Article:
“Brothers for Life” Media Campaign to raise HIV awareness in Zambia
Reaching Out to Men and Boys
LUSAKA, Zambia – “Brothers for Life,” a mass-media HIV prevention campaign targeting Zambian males, has been launched by the National AIDS Council and UNICEF.
The campaign, based on a successful model in South Africa, seeks to reinforce positive behaviour and asks men to stand up and take action to prevent HIV and AIDS. It also tackles gender-based violence and alcohol abuse, as well as inspiring males to improve their own health – and, by extension, the health of their families and communities.
“The success or failure of our HIV prevention efforts is determined largely by the extent of the involvement of men and boys,” said Bishop Joshua Banda, Chairman of Zambia’s National HIV/AIDS/STI/TB Council. “The Brothers for Life campaign fits well into our national approaches which focus on high impact strategies against the AIDS epidemic.”
Through a series of high-profile public service announcements, Brothers for Life is taking its message to the masses. The advertisements, which encourage young men to take action to stem the spread of HIV, will be disseminated via television and radio, newspaper ads, and billboards, as well as through community-based discussions and face-to-face communication.
Among the famous Zambian faces featured in the advertisements are the First Republican President, Dr. Kenneth David Kaunda, economist and motivational speaker Chibamba Kanyama, national football team players Felix Katongo and William Njovu, and musicians Cactus Agony, Tio, Paul Slim Banda, and Paul Munanjala. International athletes will also be used to spread the Brothers for Life message in Zambia, including FC Barcelona’s and UNICEF Goodwill Ambassador Lionel Messi; Manchester United’s Patrice Evra; South African footballers Teko Modise and Benni McCarthy; and South African rugby captain John Smit.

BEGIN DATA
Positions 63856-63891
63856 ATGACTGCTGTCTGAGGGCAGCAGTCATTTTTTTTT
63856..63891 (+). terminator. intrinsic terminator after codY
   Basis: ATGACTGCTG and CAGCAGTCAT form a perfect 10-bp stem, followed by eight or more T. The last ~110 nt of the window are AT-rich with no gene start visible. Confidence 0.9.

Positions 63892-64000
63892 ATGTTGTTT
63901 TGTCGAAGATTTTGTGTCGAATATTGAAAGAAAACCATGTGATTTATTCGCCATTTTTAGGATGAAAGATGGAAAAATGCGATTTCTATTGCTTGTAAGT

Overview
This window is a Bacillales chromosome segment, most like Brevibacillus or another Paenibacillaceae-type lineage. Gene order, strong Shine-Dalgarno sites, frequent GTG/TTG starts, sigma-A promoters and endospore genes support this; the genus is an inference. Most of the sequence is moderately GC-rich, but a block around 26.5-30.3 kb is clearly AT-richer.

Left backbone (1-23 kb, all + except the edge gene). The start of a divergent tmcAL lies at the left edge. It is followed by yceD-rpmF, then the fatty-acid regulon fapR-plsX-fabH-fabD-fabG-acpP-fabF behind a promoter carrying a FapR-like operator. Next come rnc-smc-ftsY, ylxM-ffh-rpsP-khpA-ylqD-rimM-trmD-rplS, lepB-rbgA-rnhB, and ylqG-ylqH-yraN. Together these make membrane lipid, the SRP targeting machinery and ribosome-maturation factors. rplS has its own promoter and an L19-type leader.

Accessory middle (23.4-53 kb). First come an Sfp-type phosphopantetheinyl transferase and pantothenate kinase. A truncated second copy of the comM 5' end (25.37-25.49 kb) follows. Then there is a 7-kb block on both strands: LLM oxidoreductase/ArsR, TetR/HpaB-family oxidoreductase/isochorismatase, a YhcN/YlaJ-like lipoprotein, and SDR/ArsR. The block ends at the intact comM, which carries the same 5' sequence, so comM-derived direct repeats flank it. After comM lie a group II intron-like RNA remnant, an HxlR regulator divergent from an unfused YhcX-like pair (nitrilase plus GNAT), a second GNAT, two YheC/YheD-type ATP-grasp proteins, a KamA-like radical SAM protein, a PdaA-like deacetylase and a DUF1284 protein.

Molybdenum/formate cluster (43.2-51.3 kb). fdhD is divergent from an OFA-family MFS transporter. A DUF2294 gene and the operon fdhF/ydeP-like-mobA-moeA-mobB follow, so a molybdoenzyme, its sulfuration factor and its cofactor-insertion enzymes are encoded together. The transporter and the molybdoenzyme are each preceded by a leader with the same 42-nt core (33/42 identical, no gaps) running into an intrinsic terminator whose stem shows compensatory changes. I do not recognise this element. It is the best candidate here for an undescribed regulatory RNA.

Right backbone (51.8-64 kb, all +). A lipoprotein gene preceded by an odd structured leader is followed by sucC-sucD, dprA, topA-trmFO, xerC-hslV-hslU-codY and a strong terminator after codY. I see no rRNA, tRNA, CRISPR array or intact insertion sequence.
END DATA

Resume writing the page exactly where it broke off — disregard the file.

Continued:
“The beauty of this campaign is that it addresses gender and power relations in a new way,” said Rick Olson, UNICEF Regional HIV Prevention Advisor for Eastern and Southern Africa. “Instead of just talking to women about protecting themselves against HIV, Brothers for Life seeks to reach boys and men in an engaging way that makes them understand the importance of doing the right thing – not just for themselves, but for women and their families.”
“We support because we believe it is the right thing to do. The best support should come from the heart, out of conviction that you are doing the right thing. We all need to do what we can to fight this scourge,” said President Kaunda. “No amount of effort is too small, everyone should just do what they can do and together we can achieve. You will find us here. Whatever we can do, we will be there.”
UNICEF Zambia Representative Dr. Iyorlumun J. Uhaa thanked President Kaunda for his support in fighting HIV and AIDS.
“We thank you Your Excellency for accepting another request from UNICEF and to support this campaign. Thank you for your leadership in Zambia and abroad in helping to fight HIV and AIDS. This is what leadership is about,” said Dr. Uhaa. “We hope Brothers for Life will make a difference. We want men of strong character to talk with other men about how they can protect themselves and their partner from HIV.”
UNICEF is working with a broad partnership to help bring Brothers for Life to Zambia including the Ministry of Health, NAC, the World Health Organization, the United Nations Population Fund, UNAIDS, the U.S. Agency for International Development, the U.S. President’s Emergency Plan for AIDS Relief, Champ, Communications Support for Health, the Zambia-led Prevention Initiative, among others.
Funding support for Brothers for Life Zambia comes from a generous contribution from UNICEF Denmark.
UNICEF is on the ground in over 150 countries and territories to help children survive and thrive, from early childhood through adolescence. The world’s largest provider of vaccines for developing countries, UNICEF supports child health and nutrition, good water and sanitation, quality basic education for all boys and girls, and the protection of children from violence, exploitation, and AIDS. UNICEF is funded entirely by the voluntary contributions of individuals, businesses, foundations and governments. For more information about UNICEF and its work visit www.unicef.org
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